Pottery - St. Ives - October 2017
Pottery - First Slipware Firing since 1959
The slipware pots from the first slipware
firing since Ray Finch moved the pottery over to stoneware
production in 1959!
Pottery - October 30th 2013
Pottery - St. Ives - June 2013
I went to meet Tomoo Hamada, see his exhibition,
throwing demonstration and talk on the fully renovated
Hamada Pottery in Mashiko, Japan.
Pottery - Mashiko, Japan - June 2013
Notes taken an illustrated talk by Tomoo
Pottery - St. Ives - Kiln Opening - April 2010
Lead potter Jack Doherty unpacked the
kiln and the other potters - Jacob Bodilly, Kat Livsey
and Midiro Endo were on hand to help clean off the pots
hot from the kiln in front of a crowd of visitor
Leach - Muchelney Pottery - Kiln Opening - September 2009
Twice a year, the sleepy village of Muchelney
in Somerset comes alive to a kiln opening at John Leach's
Muchelney Pottery. Time Team's Phil Harding was an added
attraction demonstrating his skills at producing "stone
age" hand axes.
Louis Mulcahy - Balliferiter, Dingle,
Louis Mulcahy's pottery in the beautiful
Dingle peninsula in South West Ireland producies a wide
rangle of hand thrown stoneware pottery at reasonable prices
to visitors from all over the world and provides valuable
employment to the local community.
Mandy Parslow - Parslow Pottery, Glen
of Aherlow, Tipperary, Ireland
Mandy Parslow is a regular exhibitor at
the UK's pottery festivals but was missing this year as
she took time out to complete a masters degree. She set
up Parslow Pottery in the beautiful Glen of Aherlow in County
Tipperary 14 years ago, converting a derelict building into
her home, pottery and showroom.
Whichford Pottery, Whichford, Cotswolds
Whichford Pottery is a thriving traditional pottery whose
main output is traditional flowerpots of all shapes and
sizes. The pottery is a family run business and the visitor
is made to feel very welcome and can wander around the site
and on working days meet the potters and watch the pots
being made. Their recently opened Octagon Gallery is a wonderful
exhibition and selling place.
Leach Pottery - Restored and Reopened - March 2008
The Leach Pottery in St. Ives was reopened after a major
restoration project in March 2008. These pictures, which
were taken a couple of weeks later show the work that has
been undertaken and hopefully give the viewer an idea of
the way in which the pottery hopes to carry on the work
started by Bernard Leach in the early twentieth century.
David Leach - Lowerdown Pottery
David Leach passed away in February 2005 after a lifetime
dedicated to studio pottery. I visited David a couple of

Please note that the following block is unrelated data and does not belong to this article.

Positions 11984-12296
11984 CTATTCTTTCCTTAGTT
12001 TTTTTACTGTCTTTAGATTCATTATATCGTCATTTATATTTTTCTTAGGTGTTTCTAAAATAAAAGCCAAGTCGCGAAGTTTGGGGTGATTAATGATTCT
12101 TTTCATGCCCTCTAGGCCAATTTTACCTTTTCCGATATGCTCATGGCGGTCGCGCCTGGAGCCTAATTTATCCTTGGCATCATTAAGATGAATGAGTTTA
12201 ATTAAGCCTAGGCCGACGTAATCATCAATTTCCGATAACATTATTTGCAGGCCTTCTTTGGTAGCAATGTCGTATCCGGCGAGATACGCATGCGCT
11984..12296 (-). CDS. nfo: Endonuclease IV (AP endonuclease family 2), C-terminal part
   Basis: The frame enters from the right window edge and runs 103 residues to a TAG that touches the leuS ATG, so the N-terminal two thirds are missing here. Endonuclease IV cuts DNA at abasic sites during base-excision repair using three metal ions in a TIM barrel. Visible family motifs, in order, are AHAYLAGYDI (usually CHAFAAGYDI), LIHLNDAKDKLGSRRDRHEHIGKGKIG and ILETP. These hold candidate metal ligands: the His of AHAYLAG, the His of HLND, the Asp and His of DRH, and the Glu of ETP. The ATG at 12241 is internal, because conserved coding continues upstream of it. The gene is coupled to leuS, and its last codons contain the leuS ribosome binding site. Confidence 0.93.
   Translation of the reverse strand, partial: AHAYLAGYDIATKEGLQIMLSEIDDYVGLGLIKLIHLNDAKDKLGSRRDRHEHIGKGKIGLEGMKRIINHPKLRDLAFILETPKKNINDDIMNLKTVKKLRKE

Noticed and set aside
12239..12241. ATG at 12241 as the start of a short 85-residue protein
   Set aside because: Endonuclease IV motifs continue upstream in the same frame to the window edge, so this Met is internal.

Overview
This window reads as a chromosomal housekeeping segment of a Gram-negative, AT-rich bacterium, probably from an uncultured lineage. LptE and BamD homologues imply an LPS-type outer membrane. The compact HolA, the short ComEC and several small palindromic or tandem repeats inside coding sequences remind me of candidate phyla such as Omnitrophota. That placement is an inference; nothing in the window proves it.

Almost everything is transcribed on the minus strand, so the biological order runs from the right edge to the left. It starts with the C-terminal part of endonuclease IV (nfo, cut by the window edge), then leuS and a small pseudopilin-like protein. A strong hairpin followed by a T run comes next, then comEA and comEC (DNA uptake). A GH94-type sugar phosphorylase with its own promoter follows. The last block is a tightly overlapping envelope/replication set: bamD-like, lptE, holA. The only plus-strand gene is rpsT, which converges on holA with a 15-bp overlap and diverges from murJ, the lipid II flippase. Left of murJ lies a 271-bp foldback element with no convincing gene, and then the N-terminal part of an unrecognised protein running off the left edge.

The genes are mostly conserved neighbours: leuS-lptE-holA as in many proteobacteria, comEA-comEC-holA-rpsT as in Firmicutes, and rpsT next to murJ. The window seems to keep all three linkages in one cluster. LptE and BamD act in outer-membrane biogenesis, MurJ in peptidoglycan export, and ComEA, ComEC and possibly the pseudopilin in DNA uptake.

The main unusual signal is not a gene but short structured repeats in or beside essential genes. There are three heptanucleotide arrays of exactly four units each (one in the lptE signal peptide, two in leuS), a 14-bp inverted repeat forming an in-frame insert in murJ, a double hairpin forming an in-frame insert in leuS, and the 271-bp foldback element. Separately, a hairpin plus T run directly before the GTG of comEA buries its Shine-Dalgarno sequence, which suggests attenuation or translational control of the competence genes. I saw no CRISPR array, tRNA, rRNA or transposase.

times and received an enthusiastic welcome on both my visits
to his pottery in Bovey Tracey, Devon.
John Leach - Muchelney Pottery
John Leach continues the Leach family tradition of producing traditional studio
pottery at the Muchelney Pottery, near Langport on the Somerset
Levels. John and his fellow potters, Nick Rees and Mark
Melbourne produce a range of woodfired stoneware largely
for kitchen use together with individual pots for exhibition.
Twice a year John hosts kiln openings where pots may be
bought straight from the kiln and visitors can sample local
Somerset food and drink. These images shown here are from
the kiln opening event in April 2004.
The Leach Pottery, St. Ives
The Leach Pottery was started by Bernard Leach way back
in the 1920's when he returned from Japan with the young
Over the years many potters have learned their trade at
the Leach Pottery which is currently closed pending redevelopment,
see the Leach
Pottery Restoration Project site for details.
La Borne - The Village of Potters, France
The pottery village of La Borne has been a centre for wood
fired stoneware for many centuries. In the last 50 years
it has become a place of pilgrimage for many potters from
all over the world, some of whom are still to leave. In
a brief visit in August 2004, I sampled the atmosphere,
met a few potters, took a few photographs and bought a few
Michael Cardew left St. Ives in 1926 to take
over a then derelict Winchcombe Pottery. Ray Finch joined
in 1936 and 70 years later is still producing traditional
stoneware pottery. Winchcombe is now managed by Ray's son
Mike. The late Eddie Hopkins was the mainstay of the production from 1971 until his untimely death as a result of the great floods of the summer of 2007.